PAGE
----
Halloween is a ghoulish nightmare for some parents, and not just because of the spooks and spirits! While candy is half the fun for many kids, it can be hard on dental health and, for some kids, can cause sugar-related behavior problems.
Experts advise that total deprivation can lead to an unwanted increase in candy cravings, making sweets irresistible. Instead of banning Halloween treats, let your kids enjoy trick-or-treating and holiday parties and snack on sweets through the special night. Floss and brush well, then use November 1st to discuss and implement a candy-eating strategy. Some dentists recommend letting your child choose a set number of favorite treats, then giving the rest away, while others suggest letting them keep all their booty but managing when and how it’s eaten. Eating candy at a specific time each day, such as after school or after dinner, can help keep a child’s teeth from the harm of all-day sugar exposure. Flossing, then brushing and rinsing with a flouride rinse, is recommended by the American Dental Association. If your child has trouble relaxing at bed time, rethink the after-dinner sweets and, instead, make room for candy consumption earlier in the day (but still at a set time, and followed by a toothbrushing).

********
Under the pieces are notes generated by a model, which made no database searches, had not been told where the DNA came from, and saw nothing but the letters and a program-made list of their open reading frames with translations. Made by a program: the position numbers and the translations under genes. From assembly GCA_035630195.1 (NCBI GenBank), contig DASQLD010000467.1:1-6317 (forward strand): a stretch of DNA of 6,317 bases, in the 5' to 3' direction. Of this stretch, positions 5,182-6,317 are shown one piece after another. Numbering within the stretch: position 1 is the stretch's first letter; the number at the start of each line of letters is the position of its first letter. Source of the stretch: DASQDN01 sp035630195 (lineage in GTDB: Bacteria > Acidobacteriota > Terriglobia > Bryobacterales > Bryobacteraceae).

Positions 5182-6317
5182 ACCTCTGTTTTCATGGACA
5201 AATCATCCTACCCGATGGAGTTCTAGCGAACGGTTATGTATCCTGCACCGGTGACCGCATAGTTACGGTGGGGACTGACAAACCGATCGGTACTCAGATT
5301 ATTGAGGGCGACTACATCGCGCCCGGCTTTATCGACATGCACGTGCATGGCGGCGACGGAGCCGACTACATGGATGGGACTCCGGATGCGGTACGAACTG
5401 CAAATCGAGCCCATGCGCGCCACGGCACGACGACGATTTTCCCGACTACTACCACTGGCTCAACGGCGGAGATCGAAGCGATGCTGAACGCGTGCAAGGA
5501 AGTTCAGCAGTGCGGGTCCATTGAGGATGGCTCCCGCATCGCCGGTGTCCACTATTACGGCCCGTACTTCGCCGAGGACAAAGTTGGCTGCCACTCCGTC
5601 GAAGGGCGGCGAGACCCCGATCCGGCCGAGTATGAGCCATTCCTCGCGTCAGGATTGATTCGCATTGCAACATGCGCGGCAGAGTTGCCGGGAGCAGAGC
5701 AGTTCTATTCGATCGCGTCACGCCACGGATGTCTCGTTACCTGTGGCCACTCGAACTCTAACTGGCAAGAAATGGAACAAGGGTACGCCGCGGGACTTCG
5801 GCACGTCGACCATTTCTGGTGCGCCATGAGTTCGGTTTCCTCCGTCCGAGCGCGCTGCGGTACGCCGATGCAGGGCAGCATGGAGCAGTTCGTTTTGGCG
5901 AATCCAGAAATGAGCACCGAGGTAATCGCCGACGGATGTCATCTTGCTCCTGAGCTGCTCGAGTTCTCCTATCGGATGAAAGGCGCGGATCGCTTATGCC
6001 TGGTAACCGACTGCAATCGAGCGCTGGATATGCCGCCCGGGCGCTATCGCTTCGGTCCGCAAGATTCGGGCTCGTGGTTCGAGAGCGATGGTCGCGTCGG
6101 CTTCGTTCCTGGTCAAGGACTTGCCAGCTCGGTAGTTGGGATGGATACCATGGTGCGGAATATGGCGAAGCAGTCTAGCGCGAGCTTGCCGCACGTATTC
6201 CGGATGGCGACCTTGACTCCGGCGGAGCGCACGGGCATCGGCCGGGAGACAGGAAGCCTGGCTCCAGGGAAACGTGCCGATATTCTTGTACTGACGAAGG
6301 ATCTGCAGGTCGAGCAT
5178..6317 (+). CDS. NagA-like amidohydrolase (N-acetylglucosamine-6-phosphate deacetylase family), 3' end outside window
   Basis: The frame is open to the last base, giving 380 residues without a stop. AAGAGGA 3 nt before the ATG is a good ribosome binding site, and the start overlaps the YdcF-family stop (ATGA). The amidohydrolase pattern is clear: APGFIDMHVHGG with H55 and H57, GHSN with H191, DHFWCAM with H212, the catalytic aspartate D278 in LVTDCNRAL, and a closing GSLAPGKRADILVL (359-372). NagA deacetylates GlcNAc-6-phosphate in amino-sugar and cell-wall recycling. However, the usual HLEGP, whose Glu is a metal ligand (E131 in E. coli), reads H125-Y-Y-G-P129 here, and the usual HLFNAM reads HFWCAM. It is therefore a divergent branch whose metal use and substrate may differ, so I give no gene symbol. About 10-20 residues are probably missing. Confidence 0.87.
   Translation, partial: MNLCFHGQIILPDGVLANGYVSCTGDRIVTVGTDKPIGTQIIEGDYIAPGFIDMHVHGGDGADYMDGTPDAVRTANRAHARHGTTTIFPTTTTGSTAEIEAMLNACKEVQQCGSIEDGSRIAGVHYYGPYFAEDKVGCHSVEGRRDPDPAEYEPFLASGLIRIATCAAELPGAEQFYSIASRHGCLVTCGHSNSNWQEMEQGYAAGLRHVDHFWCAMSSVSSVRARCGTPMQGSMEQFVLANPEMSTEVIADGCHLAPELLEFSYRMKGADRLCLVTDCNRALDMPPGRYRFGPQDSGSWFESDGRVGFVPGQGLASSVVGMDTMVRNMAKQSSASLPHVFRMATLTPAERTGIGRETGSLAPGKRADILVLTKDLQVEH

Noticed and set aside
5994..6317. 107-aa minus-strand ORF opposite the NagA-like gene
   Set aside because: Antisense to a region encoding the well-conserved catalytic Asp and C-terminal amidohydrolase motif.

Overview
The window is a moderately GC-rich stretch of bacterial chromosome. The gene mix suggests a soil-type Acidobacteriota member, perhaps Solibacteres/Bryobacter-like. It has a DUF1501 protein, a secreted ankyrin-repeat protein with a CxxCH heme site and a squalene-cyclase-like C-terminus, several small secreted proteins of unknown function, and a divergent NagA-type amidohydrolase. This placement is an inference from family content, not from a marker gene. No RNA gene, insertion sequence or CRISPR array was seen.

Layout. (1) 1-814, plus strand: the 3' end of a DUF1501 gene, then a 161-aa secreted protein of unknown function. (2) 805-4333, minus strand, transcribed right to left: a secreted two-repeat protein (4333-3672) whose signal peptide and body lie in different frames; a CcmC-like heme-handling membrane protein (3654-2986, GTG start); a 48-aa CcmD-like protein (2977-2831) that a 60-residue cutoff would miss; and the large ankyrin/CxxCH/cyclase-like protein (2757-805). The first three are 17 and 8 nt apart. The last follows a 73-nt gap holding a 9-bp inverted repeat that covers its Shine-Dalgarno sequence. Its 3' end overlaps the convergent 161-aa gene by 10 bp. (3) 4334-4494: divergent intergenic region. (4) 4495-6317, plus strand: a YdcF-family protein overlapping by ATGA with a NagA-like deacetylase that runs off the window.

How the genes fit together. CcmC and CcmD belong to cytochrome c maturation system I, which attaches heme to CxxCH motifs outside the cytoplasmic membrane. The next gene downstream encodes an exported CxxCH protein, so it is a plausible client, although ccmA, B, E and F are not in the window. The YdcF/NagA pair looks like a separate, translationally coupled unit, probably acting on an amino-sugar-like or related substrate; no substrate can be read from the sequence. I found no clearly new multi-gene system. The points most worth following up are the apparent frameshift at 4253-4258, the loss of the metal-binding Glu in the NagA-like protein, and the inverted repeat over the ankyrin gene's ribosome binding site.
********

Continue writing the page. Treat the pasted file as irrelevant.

Some suggestions for using up Halloween candy more quickly include baking it into cookies and cakes for the family to share and looking for charities in need of sweet donations. You might consider saving some chocolate candies to crumble into a Thanksgiving dessert!
Finally, the U.S. Army accepts donations of unopened candy for troops overseas, mailed to the following address:
CA ARMY NATIONAL GUARD
17330 VICTORY BLVD.
VAN NUYS, CA, 91406
ATTN: RICH HERNANDEZ